Senate President Pro Tem Darrell Steinberg said the goal of his Senate Bill 439 is to keep criminals out of the medical marijuana business and clarify confusion between state and federal law. Federal authorities have gone after some dispensaries in California because while they are legal under California's Proposition 215, they are forbidden under federal law.
The Legislature can't change federal law, but Steinberg said his bill would make clear that marijuana collectives, dispensaries and other business entities may pay employees and provide benefits as long as they comply with guidelines the Attorney General wrote in 2008.
"We want to create more certainty where little or none exists now," the Sacramento Democrat said as he introduced the bill on the Senate floor today.
Sen. Jim Nielsen, R-Gerber, argued against the bill, saying medical marijuana causes "huge problems in our communities."
"The public thought it was for seriously ill or terminally ill individuals," he said. "And now it's almost carte blanche for everybody."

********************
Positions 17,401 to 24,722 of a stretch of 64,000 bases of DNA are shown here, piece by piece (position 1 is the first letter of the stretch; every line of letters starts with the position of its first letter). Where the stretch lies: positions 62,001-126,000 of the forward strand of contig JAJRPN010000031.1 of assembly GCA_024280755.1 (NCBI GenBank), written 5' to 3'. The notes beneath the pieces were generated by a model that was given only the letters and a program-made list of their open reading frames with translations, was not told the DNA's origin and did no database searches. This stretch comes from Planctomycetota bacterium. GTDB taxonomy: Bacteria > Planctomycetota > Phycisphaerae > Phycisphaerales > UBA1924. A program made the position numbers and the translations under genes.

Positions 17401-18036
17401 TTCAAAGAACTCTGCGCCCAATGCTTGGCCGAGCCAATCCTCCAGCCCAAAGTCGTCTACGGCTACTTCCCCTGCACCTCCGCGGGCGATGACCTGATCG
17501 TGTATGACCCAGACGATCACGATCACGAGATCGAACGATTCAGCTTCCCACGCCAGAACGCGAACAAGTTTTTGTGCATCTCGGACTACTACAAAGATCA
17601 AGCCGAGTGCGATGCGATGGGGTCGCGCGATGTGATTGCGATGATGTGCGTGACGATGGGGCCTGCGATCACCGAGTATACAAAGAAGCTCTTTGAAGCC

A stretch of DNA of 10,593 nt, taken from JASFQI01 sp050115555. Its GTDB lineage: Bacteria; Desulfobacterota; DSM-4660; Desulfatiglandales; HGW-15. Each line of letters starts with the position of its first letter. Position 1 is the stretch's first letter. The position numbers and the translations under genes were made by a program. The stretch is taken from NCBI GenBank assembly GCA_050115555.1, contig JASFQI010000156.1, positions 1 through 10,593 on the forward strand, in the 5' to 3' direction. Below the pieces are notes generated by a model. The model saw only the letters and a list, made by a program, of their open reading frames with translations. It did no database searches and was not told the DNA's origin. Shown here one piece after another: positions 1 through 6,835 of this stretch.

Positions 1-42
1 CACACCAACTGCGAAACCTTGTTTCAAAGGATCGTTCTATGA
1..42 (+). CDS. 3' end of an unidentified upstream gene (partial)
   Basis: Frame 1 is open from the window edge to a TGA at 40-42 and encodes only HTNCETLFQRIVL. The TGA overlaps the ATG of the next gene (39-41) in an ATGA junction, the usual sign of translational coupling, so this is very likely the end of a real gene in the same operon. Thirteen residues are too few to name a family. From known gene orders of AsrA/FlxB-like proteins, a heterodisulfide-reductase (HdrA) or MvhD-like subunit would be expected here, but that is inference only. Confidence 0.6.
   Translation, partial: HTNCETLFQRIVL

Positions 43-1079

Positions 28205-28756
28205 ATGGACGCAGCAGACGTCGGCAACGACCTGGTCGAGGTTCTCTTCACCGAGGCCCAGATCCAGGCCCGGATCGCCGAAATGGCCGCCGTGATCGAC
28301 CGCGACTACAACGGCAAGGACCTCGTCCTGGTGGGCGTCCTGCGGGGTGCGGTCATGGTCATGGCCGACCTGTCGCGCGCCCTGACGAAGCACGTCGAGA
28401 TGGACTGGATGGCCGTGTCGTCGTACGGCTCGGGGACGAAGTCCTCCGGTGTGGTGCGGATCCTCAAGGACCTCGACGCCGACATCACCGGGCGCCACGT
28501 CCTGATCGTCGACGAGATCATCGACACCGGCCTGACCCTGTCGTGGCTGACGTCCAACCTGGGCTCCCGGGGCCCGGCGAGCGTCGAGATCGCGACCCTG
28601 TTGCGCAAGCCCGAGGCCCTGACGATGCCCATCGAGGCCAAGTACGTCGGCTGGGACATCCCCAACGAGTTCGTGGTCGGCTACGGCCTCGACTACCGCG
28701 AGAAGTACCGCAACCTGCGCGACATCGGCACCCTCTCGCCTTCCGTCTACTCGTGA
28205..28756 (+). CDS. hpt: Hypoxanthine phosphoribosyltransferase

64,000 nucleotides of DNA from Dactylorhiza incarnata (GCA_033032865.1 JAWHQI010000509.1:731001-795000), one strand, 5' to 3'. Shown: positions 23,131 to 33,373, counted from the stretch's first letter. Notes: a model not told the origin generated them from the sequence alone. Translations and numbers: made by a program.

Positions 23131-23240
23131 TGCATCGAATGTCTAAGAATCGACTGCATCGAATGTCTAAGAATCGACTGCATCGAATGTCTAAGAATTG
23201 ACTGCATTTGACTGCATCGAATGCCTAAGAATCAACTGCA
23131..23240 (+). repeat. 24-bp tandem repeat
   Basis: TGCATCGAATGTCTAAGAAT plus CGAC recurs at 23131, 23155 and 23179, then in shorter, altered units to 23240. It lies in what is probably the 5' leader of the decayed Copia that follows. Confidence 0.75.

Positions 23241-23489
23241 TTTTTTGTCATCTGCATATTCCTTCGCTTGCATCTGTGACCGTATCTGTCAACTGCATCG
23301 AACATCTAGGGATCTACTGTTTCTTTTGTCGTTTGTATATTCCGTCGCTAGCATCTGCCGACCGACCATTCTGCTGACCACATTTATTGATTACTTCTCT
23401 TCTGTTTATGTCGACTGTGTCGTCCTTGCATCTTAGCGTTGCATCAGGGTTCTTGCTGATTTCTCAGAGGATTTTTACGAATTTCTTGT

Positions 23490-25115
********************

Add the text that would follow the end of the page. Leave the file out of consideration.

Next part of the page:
Steinberg said that's one of the problems his bill seeks to address.
"There are also a lot of concerns expressed out in our communities about there not being a fine enough line about the sale of medicinal cannabis and the sale of cannabis period. This bill seeks to tighten it up," he said. "We are, arguably, not tightened up now."
An analysis of SB 439 says it is supported by the American Civil Liberties Union, Drug Policy Alliance and Sacramento Mayor Kevin Johnson, among others. It's opposed by the California Narcotics Officers' Association, California Police Chiefs Association and the International Faith Based Coalition.
The bill passed the Senate on a 22-12 vote and now moves to the Assembly.
PHOTO CREDIT: Rosy Solis, left, and Nicole Denis help fill medical marijuana prescriptions at the Venice Beach Care Center medical marijuana dispensary on May 14. Associated Press/Damian Dovarganes